The current government adopts tight monetary policy during the first six months of the
The government of Pakistan has only released Rs184.5 billion for Public Sector Development Programme (PSDP) during the last six months from July 2018 to December 21, 2018, releasing only 27 percent of the annual development budget in six months cycle according to planning commission. The government is well short of 23 percent in releasing cash indicating tight money supply policy.
From the total budget allocation of Rs800 billion the government has already sliced Rs675 billion for 2018-19 in order to overcome budget deficit. It was reported earlier that Finance Minister Asad Umar said that balance of payment crisis was over with Saudi aid to Pakistan. Most recently, UAE confirms $3 billion deposit in State Bank of Pakistan makes it more stable.
However, the government is still very cautious in releasing payments and slashing the development budgets massively, earlier this month the government also decided to slash the non-salary current budget by 10 percent, Economic Times reported.
While there is tight money spending going on FBR is also facing the
According to the data released by planning commission Pakistan, Rs76.7 billion have been released so far to all 39 federal ministries during the last six months. The data also indicated the government has not released any funds for Federally Administered Tribal Areas (FATA). However, the government had Rs10 billion allocated for the region for 10-year development projects but the region is now being merged into KP provinces.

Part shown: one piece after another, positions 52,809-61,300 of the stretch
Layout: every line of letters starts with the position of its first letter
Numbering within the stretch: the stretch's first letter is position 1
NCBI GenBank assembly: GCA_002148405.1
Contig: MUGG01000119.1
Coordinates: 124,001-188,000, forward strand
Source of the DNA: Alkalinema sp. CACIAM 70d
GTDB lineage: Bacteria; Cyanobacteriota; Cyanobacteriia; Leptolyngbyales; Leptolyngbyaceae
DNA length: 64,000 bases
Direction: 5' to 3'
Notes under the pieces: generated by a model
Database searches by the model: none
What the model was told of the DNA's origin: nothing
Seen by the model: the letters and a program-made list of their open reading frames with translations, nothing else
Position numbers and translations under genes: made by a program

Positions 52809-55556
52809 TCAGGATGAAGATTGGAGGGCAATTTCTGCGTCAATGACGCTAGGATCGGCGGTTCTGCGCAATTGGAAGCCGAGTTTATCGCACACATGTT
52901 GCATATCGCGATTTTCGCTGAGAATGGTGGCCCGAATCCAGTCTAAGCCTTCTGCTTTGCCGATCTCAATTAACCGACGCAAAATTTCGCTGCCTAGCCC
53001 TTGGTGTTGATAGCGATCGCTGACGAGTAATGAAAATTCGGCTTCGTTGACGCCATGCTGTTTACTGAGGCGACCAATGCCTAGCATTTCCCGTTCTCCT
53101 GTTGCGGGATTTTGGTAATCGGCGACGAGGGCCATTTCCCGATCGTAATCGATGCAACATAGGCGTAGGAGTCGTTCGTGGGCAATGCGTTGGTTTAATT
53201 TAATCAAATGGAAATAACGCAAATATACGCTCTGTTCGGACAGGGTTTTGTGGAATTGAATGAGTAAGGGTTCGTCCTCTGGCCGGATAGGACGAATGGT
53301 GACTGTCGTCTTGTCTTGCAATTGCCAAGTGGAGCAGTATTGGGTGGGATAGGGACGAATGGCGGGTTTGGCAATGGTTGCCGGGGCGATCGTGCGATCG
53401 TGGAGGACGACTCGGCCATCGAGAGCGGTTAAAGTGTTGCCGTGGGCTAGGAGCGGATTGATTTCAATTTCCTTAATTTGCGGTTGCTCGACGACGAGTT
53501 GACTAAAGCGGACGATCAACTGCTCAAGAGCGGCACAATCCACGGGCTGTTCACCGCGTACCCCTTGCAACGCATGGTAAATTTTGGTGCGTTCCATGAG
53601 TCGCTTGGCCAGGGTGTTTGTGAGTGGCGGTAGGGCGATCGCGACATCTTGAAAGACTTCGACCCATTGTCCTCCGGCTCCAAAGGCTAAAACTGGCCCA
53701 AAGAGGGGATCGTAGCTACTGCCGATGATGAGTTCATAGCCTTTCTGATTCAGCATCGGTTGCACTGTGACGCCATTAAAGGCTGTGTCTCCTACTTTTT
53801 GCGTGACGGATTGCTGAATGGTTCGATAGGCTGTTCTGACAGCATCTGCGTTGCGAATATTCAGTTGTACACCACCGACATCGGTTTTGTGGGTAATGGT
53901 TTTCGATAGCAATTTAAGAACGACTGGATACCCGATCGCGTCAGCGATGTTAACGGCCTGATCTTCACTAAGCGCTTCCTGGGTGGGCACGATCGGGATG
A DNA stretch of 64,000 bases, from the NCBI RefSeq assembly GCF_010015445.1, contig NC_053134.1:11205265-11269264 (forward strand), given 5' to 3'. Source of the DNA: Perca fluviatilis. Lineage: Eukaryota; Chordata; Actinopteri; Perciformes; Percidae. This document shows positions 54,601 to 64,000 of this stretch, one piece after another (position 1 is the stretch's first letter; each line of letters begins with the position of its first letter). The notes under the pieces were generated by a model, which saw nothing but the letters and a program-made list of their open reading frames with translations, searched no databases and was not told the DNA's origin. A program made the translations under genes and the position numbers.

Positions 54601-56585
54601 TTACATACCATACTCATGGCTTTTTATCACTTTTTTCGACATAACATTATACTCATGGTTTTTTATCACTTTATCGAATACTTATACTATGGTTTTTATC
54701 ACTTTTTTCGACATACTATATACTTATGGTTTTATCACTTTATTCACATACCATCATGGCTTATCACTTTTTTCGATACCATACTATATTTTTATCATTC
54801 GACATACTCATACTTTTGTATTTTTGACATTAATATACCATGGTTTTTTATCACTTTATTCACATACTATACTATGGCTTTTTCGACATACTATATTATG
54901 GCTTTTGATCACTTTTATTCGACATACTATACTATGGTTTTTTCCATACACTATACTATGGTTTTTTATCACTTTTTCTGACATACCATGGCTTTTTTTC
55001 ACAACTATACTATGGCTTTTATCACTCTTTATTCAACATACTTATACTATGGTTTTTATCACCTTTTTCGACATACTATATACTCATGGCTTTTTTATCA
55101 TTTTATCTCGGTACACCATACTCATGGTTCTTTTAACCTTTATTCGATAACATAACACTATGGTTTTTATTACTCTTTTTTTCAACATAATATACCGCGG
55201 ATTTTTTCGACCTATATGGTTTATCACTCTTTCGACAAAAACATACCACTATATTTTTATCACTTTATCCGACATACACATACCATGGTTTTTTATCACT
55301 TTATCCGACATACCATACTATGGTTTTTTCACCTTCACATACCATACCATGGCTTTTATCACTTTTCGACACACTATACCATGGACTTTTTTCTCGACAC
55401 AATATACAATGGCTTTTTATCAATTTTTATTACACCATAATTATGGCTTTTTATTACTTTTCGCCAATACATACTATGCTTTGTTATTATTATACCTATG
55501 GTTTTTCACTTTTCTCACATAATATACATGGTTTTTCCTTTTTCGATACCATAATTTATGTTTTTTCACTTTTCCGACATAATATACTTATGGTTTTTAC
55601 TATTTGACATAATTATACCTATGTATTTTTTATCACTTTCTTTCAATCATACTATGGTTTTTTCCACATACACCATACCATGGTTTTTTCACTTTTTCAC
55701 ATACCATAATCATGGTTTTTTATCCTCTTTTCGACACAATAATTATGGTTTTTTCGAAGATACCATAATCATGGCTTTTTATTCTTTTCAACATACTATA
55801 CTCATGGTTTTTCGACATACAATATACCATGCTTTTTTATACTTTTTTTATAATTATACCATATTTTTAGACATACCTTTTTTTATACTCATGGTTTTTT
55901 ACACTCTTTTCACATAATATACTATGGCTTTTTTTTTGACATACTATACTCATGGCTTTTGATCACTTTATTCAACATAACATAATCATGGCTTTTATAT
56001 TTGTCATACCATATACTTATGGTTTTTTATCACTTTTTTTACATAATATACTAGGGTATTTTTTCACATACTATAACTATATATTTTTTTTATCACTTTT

Similarly, the government has sliced the development budgets of Azad Jammu and Kashmir (AJK) and Gilgit-Baltistan (GB) from what was actually allocated to the areas.
The tight monetary policy, fiscal policy and, exchange rates are impeding economic growth and escalating public debt according to a key Economic Advisory Council (EAC) member Ashfaq Hassan Khan, according to Tribune, he distanced himself from the current policies that are not in favor of short-term economic growth of the country.
The EAC member Ashfaq Khan argued that the tight fiscal policy was detrimental to public-sector spending, which would adversely affect this year’s economic growth. Many economists still see these moves as the preparation for the next IMF programme.
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